During his first battle with thyroid cancer, Christopher Murphy had to pay his medical expenses out of his own pocket because he lacked health insurance.
The operation saved his life. Three years later, he decided he wanted to help others in his position.
In February, the Christopher Murphy Foundation donated $25,000 to the UCLA endocrine surgery program to assist uninsured patients, or simply patients who are struggling monetarily, in paying for their operations.
It was the first time UCLA’s endocrine surgery program had received a donation to help uninsured patients, said Dr. Michael Yeh, associate professor of surgery at the UCLA David Geffen School of Medicine and chief of the endocrine surgery program.
“The relationship this foundation has with UCLA and Dr. Yeh is amazing, because now patients who come in without health insurance can get the help they need. … All the money goes right into their hands,” Murphy said.
In 2007, Murphy had landed his dream job at the Los Angeles Country Club. As a golf professional, he would teach golf and run most of the golf operations of the club.
But before he could secure the job, Murphy was required to pass a routine physical exam, something he initially didn’t think would be a problem.
He had never been hospitalized and his medical history was clear of any issues, so Murphy wasn’t worried about the examination going into it.
During the test, however, his doctor noticed an unusual lump near the bottom of his neck. After further tests, Murphy was diagnosed with thyroid cancer.
The thyroid is a butterfly-shaped organ in the lower portion of the neck, and its primary function is to make the thyroid hormone. The thyroid regulates the body’s metabolism.
There are usually no symptoms for thyroid cancer besides a bump on the neck, Yeh said. Fortunately, patients have a high rate of survival after surgery, he added.
Murphy underwent an operation to remove his entire thyroid at St. John’s Hospital in Santa Monica. Without health insurance, the bill was costly.
“I not only had to worry about the cancer, but also the expense of the surgery and all the testing,” Murphy said. “It was really stressful.”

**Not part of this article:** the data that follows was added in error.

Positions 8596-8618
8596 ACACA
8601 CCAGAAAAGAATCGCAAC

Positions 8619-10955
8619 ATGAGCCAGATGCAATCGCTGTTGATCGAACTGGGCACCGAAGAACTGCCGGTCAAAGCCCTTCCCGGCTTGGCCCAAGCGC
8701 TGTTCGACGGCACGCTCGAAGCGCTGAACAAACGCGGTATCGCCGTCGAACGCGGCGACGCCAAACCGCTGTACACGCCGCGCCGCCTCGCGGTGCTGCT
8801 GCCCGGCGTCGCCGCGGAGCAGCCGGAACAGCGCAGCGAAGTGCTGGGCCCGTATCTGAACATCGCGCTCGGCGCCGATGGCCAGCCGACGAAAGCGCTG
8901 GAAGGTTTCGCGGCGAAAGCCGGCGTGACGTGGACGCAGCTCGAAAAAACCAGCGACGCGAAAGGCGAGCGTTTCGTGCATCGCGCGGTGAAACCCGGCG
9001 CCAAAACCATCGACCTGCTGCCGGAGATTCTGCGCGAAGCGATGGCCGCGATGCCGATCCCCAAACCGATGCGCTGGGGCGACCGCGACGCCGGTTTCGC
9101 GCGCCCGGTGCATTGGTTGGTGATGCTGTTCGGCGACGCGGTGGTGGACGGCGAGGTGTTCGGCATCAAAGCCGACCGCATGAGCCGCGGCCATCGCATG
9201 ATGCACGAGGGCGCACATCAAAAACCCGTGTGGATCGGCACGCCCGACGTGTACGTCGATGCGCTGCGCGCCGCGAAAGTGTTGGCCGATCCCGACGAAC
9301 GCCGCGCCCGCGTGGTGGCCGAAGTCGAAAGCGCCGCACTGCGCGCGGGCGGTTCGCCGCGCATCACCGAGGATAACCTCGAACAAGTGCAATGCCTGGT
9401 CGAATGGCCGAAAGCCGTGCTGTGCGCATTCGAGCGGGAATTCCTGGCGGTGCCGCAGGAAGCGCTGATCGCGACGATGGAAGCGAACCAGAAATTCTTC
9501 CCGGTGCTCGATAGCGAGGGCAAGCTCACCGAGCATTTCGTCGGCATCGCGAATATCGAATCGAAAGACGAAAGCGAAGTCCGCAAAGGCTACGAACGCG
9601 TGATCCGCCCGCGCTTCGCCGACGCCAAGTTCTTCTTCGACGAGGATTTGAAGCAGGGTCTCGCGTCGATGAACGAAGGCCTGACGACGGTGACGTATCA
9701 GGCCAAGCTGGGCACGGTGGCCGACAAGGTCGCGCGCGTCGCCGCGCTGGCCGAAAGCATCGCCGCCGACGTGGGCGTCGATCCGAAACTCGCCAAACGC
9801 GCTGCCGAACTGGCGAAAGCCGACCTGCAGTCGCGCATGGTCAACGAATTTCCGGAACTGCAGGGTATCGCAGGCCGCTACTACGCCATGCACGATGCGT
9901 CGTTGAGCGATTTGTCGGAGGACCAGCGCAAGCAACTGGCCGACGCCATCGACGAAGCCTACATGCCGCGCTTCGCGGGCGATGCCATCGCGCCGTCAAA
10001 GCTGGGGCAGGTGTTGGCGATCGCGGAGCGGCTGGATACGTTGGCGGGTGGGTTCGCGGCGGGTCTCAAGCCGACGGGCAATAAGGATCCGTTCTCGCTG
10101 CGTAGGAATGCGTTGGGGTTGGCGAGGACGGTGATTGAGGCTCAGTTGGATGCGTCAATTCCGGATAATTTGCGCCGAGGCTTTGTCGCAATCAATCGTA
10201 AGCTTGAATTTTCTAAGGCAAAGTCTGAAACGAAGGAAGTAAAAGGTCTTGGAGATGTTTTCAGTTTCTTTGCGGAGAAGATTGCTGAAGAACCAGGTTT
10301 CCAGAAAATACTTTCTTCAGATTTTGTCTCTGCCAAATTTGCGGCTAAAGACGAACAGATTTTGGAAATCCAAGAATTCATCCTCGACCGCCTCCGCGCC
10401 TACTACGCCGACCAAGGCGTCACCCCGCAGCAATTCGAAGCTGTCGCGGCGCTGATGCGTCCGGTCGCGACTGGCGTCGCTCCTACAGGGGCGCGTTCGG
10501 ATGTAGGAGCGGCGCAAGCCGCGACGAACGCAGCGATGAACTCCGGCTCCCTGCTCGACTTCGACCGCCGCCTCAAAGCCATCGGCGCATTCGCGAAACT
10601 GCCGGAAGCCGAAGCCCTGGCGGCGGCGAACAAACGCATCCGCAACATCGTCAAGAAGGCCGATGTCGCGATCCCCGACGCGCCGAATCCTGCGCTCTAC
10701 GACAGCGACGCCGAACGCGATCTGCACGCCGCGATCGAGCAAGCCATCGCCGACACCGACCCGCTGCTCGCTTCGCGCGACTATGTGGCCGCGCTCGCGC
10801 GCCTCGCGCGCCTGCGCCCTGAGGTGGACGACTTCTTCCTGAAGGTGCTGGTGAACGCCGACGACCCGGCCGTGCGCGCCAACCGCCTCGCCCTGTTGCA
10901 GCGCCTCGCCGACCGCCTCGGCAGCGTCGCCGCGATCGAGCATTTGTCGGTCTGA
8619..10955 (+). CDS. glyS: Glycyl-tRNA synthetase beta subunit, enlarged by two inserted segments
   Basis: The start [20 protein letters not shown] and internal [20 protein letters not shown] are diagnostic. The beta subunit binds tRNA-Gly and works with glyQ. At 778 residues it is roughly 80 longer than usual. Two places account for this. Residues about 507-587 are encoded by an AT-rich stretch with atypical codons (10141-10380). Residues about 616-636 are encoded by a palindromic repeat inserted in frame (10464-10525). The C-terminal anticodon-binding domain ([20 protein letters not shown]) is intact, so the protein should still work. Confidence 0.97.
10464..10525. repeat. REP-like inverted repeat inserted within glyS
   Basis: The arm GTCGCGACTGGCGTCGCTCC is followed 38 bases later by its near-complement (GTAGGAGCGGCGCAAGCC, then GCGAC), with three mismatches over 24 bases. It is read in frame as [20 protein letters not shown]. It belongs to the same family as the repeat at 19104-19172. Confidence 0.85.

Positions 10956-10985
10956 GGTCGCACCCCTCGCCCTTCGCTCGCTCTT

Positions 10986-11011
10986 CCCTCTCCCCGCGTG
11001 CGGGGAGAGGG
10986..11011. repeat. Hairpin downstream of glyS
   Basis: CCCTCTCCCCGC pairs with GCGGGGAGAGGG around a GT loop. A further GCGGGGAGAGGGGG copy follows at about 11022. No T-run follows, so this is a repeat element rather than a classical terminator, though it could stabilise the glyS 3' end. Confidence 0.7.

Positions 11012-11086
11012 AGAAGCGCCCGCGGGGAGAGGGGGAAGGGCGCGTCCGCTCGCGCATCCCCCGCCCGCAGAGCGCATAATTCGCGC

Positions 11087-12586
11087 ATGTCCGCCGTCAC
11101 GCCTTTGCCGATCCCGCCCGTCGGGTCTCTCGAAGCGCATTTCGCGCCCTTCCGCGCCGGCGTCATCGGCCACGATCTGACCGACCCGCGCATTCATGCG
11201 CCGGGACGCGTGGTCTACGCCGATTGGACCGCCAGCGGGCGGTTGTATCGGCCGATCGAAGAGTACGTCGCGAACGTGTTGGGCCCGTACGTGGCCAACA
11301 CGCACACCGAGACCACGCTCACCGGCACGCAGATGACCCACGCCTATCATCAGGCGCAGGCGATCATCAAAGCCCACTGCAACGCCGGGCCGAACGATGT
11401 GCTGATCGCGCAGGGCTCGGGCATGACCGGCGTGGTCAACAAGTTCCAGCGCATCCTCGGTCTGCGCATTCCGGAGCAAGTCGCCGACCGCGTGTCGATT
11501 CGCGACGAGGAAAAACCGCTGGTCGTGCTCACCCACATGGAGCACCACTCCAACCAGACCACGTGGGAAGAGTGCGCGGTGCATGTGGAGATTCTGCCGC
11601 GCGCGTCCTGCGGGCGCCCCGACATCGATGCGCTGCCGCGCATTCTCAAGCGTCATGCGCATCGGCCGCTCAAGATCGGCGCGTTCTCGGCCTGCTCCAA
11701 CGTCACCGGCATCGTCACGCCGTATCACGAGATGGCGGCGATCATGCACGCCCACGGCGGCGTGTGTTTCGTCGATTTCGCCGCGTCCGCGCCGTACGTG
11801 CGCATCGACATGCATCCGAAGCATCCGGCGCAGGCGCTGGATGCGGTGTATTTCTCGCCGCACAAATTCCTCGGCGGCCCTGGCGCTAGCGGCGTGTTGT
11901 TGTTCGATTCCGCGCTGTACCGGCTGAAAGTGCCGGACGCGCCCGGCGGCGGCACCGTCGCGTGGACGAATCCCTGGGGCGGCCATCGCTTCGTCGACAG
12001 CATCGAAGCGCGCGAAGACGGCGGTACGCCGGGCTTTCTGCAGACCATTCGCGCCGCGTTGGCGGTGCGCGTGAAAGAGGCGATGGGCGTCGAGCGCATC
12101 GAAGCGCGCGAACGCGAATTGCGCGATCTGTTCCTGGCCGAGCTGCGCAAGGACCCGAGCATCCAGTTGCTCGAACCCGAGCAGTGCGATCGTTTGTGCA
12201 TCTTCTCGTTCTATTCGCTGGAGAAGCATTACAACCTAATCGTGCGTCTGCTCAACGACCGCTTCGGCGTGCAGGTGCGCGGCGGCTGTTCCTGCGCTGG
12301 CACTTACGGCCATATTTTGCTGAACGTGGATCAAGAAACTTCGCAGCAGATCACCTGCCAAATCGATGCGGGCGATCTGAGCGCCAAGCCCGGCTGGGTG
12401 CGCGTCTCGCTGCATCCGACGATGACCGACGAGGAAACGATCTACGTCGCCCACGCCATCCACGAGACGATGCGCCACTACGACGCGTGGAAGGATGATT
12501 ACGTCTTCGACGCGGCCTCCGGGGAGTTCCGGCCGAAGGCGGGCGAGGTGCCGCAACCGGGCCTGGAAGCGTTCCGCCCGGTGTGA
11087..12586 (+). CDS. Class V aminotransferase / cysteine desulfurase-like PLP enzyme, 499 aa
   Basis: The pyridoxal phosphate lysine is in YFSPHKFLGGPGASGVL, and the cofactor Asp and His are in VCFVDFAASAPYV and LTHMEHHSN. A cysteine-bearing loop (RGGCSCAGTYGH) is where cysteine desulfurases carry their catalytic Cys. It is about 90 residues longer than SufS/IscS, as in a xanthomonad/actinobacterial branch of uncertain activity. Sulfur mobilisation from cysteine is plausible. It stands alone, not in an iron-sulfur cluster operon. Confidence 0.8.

Murphy had been cancer-free for three years when, after a checkup in 2011, doctors realized Murphy’s cancer had returned.
But after the scare of the first operation, Murphy now had health insurance.
Soon after the second surgery with Yeh at UCLA to remove the recurring cancer, Murphy established the Christopher Murphy Foundation to financially assist uninsured patients with thyroid cancer.
Memories of his struggle to finance the operation without insurance encouraged him to set up the foundation to help others in similar situations, he said.
Through charity golf tournaments Murphy has helped host in the past year, the Christopher Murphy Foundation has raised more than $100,000, which he hopes to give to various medical facilities throughout Los Angeles, including UCLA.
Murphy wanted to make sure his philanthropic donation went directly to patients, Yeh said.
Even before the donation, Murphy reached out to potential beneficiaries of the program about what he was trying to do.
Deborah Turobiner, a stay-at-home mother who resides in Calabasas, was diagnosed with thyroid cancer last year.
Although she had health insurance, Turobiner was forced to pay $7,000 out-of-pocket for the surgery.
She said it was money that her family couldn’t afford to pay at the time.
“We have three kids, and we didn’t plan to spend $7,000,” Turobiner said. “It was a lot of money.”
After hearing about Turobiner’s circumstances through a friend, Murphy called Turobiner to tell her about his foundation.
He told Turobiner he would like her to be the first beneficiary of the program, she said.
“The foundation was wonderful; we forwarded them the medical bills … they were able to take the bills right off our shoulders,” she said.
“It takes a special person to want to start a foundation to help out people who were in a similar situation he was in,” she added.
The foundation has also recently agreed to help Iraj Lashkary, a percussionist for a local Persian musical band who said he does not have health insurance because he can’t afford to pay the premiums.
“$400 to $500 a month is like a car payment,” Lashkary said with respect to the costs of a plan.
Murphy’s donation is a first step toward helping people in these situations, Yeh said.